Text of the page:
Runners love their gear – and they love talking about it just as much. In this month’s Just Run round-up, six running bloggers share their must-have running gear.
Personally, I am a moderate when it comes to gear. I don’t purchase every piece of gear that Runner’s World features, but I do rely on a few key pieces of gear to aid on my runs.
Comfortable Running Shoes
Running shoes seems like an obvious choice, but several runners wear running shoes that are either uncomfortable or put them at risk for injury – so you don’t just want a pair of shoes, you want a pair of shoes that is optimal for you. Every runner is built differently and trains differently, which is why such a plethora of running shoes is available on the market.
How do you choose the best running shoe for you? Former Running Times editor Jonathan Beverly outlines four guidelines in his book Your Best Stride:
- The least shoe possible for you and for the specific type of run: You want strong, functional feet and to maximize efficiency, so only use as much support and cushion as you need to stay comfortable and injury-free. More cushion is not always better.
- What feels comfortable: The shoe should feel comfortable and smooth on a run.
- The shoe fits well: The optimal shoe for you fits well, without limiting the flex of your foot and splay of your toes.
- A shoe should work for your current abilities: Don’t keep wearing a shoe just because you’ve always been wearing it. Focus on the above criteria, not on sticking with the same shoe because it is what you know. Rotate shoes, try new shoes if needed, and be aware of how your feet change.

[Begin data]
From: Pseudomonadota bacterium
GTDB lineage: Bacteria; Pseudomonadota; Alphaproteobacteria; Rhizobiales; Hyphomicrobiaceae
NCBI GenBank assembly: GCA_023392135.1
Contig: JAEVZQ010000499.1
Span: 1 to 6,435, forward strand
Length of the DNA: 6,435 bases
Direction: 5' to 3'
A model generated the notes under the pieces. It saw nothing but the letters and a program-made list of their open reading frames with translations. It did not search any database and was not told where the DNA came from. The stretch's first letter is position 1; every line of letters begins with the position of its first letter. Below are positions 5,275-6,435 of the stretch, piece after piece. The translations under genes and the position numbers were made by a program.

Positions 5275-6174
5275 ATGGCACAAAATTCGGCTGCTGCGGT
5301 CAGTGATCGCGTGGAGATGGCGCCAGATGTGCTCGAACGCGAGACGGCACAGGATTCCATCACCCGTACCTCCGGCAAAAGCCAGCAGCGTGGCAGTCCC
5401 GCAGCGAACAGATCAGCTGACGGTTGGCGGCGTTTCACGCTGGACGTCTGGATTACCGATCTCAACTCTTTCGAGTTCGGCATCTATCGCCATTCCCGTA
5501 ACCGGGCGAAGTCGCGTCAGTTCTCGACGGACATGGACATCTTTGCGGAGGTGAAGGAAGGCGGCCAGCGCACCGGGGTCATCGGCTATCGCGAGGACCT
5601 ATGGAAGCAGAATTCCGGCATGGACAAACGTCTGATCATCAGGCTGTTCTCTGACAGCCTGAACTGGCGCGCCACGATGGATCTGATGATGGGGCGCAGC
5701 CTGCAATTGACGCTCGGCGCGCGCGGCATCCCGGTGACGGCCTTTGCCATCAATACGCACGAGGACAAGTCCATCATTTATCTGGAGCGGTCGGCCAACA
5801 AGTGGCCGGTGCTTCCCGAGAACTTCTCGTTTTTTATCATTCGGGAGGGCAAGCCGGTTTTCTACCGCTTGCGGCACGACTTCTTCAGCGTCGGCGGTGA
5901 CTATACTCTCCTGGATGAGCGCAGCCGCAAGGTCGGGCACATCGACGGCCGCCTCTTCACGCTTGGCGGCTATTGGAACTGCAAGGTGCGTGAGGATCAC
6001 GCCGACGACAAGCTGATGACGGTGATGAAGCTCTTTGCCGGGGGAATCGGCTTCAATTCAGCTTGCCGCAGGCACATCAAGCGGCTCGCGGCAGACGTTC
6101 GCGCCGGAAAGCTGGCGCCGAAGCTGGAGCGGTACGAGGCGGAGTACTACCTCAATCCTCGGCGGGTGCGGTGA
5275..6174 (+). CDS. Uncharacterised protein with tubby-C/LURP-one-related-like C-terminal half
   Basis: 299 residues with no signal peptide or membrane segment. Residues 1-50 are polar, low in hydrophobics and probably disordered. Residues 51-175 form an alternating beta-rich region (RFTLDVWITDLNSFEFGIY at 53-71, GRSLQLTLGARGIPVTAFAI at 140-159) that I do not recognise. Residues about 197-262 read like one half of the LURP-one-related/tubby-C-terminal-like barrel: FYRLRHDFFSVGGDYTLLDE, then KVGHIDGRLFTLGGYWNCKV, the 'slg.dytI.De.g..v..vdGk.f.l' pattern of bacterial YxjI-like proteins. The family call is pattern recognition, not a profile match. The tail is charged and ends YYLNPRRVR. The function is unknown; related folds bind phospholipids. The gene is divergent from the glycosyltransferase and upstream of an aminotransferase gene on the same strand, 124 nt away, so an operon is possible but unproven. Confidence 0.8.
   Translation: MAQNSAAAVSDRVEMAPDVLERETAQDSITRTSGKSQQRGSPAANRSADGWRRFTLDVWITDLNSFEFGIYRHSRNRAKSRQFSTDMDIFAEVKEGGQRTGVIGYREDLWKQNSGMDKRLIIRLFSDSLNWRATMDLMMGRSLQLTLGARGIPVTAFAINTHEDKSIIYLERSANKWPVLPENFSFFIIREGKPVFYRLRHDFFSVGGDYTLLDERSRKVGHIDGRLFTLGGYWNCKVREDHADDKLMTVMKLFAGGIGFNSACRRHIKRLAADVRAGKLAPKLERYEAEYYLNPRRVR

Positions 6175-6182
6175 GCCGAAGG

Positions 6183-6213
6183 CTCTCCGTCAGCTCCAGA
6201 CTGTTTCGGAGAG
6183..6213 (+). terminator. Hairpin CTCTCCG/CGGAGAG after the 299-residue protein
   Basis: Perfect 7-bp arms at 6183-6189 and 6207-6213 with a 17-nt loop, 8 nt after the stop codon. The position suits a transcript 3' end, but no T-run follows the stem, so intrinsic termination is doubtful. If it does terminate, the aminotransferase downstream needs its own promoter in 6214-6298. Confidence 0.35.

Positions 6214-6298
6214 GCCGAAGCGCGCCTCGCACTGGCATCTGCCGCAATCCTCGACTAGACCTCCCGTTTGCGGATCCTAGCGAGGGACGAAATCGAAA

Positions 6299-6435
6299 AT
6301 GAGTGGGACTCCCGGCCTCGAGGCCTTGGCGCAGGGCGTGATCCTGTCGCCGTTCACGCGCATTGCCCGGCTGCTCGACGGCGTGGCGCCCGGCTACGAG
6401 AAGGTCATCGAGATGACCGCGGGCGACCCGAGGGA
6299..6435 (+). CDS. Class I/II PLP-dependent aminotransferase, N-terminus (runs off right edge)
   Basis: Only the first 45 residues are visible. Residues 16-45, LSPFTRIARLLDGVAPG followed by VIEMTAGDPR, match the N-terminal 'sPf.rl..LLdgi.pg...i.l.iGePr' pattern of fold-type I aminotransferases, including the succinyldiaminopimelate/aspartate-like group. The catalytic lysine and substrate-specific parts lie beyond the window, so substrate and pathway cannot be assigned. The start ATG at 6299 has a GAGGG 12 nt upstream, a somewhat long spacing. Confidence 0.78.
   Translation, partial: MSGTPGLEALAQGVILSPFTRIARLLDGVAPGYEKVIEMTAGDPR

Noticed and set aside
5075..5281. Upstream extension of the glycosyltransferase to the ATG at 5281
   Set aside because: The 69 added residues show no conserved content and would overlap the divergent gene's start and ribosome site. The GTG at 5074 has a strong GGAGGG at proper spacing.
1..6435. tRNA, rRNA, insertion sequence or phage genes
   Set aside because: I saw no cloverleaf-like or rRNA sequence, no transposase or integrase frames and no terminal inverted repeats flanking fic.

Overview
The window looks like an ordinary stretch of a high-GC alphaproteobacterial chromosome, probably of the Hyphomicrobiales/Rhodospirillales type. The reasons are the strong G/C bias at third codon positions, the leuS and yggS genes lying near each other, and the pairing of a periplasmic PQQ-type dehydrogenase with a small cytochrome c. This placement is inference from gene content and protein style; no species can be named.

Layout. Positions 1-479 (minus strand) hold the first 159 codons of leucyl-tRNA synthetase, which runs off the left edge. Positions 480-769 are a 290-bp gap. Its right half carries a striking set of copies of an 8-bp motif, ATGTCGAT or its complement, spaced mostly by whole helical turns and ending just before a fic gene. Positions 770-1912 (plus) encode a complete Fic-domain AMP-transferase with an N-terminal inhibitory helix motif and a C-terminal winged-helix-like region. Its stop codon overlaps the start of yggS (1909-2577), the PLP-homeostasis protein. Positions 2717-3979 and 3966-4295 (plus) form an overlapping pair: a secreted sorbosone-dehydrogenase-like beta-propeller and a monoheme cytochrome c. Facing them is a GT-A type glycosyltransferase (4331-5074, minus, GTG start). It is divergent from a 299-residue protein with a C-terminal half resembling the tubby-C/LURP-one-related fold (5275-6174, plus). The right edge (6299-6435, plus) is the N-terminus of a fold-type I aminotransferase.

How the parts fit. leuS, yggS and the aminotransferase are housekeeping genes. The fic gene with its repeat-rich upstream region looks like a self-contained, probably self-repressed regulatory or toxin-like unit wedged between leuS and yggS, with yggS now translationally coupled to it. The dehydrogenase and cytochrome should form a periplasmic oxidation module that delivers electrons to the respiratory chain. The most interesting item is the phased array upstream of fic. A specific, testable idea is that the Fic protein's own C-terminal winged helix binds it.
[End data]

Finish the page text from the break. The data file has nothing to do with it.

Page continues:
Currently, I run in Saucony Kinvaras and Freedoms ISOs, which are lightweight, neutral shoes. Rotating shoes reduces the risk of injury and provides me with a more cushioned shoe for long runs/easy runs and a lighter, more responsive shoe for workouts and races.
In winter, I want to keep the constant drizzle (or “micro-rain” as my husband not-so-fondly refers to it) off my face; in summer, I want to protect my skin and eyes from the sun. A breathable visored cap accomplishes both of these tasks, with the added bonus of keeping strands of hair off my face better than any headband. My tried-and-true running hat is the Trailhead Race Day Cap.
In my college and grad school years, I constantly dealt with blisters on my feet. I was buying cheaper socks, which work great for some runners, but not for me. Merino wool socks changed running for me: the fabric wicked sweat, regulated the temperature of my feet, and kept me blister-free. Smartwool and Darn Tough Vermont are my go-to brands of socks.
You can make merino socks last longer by air drying them on a drying rack or clothesline. If the price is an issue, you can often find them on sale. Backcountry frequently discounts them and you can purchase 3 pairs of socks with a 10% discount at REI.
A High-Quality Foam Roller
Yes, some foam rollers are quite pricey – but sports massages and physical therapy are even more expensive. You do not need a closet full of rollers; pick one good one that you can use on multiple muscle groups. I’m weary of rollers that can only be used on one or two muscle groups – honestly, to me, they seem like a waste of money.
My favorite foam roller is the Trigger Pin Vector roller. The contours allow you to use it on every muscle, including your back (since it leaves space for your spine) and your feet. It serves double-duty as a foam roller and lax ball.
Ruffwear Slackline Leash
At least half of my runs involve this piece of gear because I run with my dogs on almost all of my easy runs. The Ruffwear Slackline leash clips around the waist, is adjustable in length, and is strong and secure. Ollie can exert a large amount of force when he spies a rabbit and this leash withstands the force. If you run with your dog, a waist-leash keeps your dog safe and does not hinder your running form (and, if your dog is anything like mine, eliminates the risk of a dislocated shoulder).
Honorable Mentions: A Garmin GPS watch (most are stylish and sleek to serve as daily timepieces as well), a high-quality sports bra, and some Goody ouchless think black elastic hair ties.
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What pieces of running gear are essentials for you?